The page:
Temple Tours in Thailand: Wat Pho
It is well-known that the temple of Wat Pho is the location of the world-famous reclining Buddha, which measures 46 metres in length and 15 metres in height. However, your receipt gives much more than that; we are speaking of the largest and oldest set of temples and chapels in Bangkok, and this group comprises galleries of wall paintings, gardens, and several stupas or chedis. The feet of the Buddha are five metres in length and are artistically embellished with drawings made of mother-of-pearl.
On the bottom of each shoe, there is an inlay of mother-of-pearl depicting one of Buddha’s 108 fortunate symbols. This is a significant number because it alludes to the 108 virtuous deeds and signs that assisted Buddha in arriving at the state of complete perfection. There are also 108 vessels for novices to use when they are giving alms to others. It is recommended that everyone who wishes to have good luck contribute a bowl of coins to be deposited in each of the bronze bowls that are lined up along the walls. The visit to this temple is not complete without hearing the sound made by the coins as they fall into the bowls, and the maintenance of the temple is supported by the donations made by the guests who come here.
All guests are required to dress appropriately and cover their shoulders and knees when entering this temple, just as they are required to do so when entering any other temple that has a sacred image. Due to the fact that Wat Pho also functions as a teaching centre and the School of Traditional Medicine and Massage can be found on the premises, this temple is an excellent location to experience Thai massage.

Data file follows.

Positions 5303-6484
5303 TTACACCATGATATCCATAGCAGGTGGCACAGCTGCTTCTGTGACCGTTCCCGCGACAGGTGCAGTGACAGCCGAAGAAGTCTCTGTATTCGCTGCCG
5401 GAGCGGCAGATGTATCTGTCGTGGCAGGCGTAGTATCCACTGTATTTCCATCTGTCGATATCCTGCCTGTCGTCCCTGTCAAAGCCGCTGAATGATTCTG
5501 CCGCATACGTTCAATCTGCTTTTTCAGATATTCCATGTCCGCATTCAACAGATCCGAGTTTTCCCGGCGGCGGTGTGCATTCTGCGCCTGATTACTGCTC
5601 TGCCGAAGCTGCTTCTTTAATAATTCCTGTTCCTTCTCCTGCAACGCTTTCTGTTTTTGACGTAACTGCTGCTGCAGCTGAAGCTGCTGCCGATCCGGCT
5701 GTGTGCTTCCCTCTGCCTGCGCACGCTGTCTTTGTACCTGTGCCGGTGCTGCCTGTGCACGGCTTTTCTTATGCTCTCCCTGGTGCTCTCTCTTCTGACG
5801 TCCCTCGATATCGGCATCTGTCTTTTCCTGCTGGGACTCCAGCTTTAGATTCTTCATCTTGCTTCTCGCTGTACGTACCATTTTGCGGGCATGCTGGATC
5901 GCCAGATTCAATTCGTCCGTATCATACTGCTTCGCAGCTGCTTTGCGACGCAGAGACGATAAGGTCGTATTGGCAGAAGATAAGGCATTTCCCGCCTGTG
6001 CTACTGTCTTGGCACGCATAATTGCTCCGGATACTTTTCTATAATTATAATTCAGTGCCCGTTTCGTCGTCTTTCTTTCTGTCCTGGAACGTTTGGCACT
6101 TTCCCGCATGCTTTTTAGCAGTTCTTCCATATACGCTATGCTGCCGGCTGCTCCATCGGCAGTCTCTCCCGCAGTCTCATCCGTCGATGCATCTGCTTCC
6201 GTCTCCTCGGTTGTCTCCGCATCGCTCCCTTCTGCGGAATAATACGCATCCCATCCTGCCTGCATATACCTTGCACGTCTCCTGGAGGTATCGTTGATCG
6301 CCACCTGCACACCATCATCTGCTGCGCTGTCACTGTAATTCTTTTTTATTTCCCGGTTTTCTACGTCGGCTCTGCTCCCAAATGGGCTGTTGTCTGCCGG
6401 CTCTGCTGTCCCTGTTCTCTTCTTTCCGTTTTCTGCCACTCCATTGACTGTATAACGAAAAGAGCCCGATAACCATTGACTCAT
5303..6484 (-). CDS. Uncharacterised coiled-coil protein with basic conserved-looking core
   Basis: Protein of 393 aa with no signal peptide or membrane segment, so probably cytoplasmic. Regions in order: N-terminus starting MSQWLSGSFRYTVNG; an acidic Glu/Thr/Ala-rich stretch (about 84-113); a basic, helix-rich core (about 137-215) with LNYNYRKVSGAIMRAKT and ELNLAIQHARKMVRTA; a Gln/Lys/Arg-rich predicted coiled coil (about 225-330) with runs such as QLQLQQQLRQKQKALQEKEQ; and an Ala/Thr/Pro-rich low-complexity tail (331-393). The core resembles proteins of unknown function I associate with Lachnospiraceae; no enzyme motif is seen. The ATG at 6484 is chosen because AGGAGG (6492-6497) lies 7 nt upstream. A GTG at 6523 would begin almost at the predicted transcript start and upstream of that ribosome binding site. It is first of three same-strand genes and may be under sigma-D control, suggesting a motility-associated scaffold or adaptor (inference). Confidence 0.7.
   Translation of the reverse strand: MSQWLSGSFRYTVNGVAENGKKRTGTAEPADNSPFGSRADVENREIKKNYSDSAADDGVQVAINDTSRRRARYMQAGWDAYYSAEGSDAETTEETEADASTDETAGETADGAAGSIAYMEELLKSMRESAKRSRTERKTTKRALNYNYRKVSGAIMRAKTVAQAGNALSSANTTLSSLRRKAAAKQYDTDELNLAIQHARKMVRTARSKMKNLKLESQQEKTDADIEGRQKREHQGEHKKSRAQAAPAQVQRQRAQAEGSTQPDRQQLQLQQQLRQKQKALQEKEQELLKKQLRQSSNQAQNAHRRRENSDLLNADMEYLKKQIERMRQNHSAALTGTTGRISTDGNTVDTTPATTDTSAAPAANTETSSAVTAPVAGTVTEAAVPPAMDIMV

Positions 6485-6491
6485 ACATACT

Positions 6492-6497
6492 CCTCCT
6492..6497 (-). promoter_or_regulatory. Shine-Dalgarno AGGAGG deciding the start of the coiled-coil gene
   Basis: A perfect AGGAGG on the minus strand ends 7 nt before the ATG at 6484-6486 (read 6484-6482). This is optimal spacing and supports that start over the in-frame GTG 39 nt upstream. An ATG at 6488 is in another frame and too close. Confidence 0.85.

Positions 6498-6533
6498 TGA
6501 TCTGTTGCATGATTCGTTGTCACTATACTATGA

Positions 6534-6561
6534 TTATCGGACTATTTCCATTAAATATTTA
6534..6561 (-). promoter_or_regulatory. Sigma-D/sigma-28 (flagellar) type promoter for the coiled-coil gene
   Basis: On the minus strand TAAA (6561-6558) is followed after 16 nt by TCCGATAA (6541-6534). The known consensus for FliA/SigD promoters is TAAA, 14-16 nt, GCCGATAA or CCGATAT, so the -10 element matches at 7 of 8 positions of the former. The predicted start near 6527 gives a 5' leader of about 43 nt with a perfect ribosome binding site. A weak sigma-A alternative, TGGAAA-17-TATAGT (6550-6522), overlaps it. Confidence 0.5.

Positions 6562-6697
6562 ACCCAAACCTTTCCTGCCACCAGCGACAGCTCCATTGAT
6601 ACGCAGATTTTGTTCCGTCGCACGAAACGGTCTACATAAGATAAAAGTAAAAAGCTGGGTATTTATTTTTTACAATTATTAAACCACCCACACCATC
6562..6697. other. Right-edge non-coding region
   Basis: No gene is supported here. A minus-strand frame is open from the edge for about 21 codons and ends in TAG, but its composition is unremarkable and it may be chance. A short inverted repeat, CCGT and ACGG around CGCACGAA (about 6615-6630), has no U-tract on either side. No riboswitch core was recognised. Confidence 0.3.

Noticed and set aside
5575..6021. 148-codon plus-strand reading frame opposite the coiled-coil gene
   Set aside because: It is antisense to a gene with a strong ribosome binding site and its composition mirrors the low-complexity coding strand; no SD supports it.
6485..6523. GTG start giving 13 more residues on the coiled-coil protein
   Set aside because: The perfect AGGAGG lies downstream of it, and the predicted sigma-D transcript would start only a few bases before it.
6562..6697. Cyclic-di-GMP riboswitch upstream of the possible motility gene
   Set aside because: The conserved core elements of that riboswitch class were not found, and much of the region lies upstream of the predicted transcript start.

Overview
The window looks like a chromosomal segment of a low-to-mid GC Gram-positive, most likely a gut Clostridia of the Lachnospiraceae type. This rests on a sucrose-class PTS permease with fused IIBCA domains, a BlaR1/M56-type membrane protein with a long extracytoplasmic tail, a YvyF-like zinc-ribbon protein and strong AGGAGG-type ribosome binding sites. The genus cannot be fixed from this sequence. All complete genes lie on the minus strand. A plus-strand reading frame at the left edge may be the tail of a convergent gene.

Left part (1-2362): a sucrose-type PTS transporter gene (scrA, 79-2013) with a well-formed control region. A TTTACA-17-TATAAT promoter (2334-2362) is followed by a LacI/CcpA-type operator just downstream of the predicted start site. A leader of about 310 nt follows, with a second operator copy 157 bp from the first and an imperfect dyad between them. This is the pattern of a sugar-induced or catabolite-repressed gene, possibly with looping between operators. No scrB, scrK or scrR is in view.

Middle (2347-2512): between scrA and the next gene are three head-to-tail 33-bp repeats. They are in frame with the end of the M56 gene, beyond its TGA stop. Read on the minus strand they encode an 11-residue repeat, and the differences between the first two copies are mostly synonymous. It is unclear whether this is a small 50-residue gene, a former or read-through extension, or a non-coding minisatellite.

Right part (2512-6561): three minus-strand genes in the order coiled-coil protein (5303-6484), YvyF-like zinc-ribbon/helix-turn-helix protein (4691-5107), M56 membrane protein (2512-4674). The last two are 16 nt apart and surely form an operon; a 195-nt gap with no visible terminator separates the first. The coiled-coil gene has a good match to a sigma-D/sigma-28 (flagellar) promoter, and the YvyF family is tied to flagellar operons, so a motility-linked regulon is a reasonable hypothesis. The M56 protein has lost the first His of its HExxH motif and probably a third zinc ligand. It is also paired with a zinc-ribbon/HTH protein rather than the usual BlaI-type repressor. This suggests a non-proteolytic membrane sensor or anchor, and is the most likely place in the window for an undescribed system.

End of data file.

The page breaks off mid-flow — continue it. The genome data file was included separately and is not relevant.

Temple Tours in Thailand:Wat Saket
One of the oldest temples in Bangkok is located just outside the city limits of Rattanakosin Island, in the area that is commonly referred to as Bangkok’s Old Town. This temple is known as Wat Saket. This temple, which is also referred to as Golden Mount because of the enormous golden stupa that sits atop a little artificial hill that is eighty metres high and was constructed during the reign of Rama III, has gained a lot of notoriety over the years. It was once the highest point in Bangkok, and although it is no longer at the top, it is still regarded as one of the best perspectives in the city, and it continues to stick out in the middle of the contemporary city.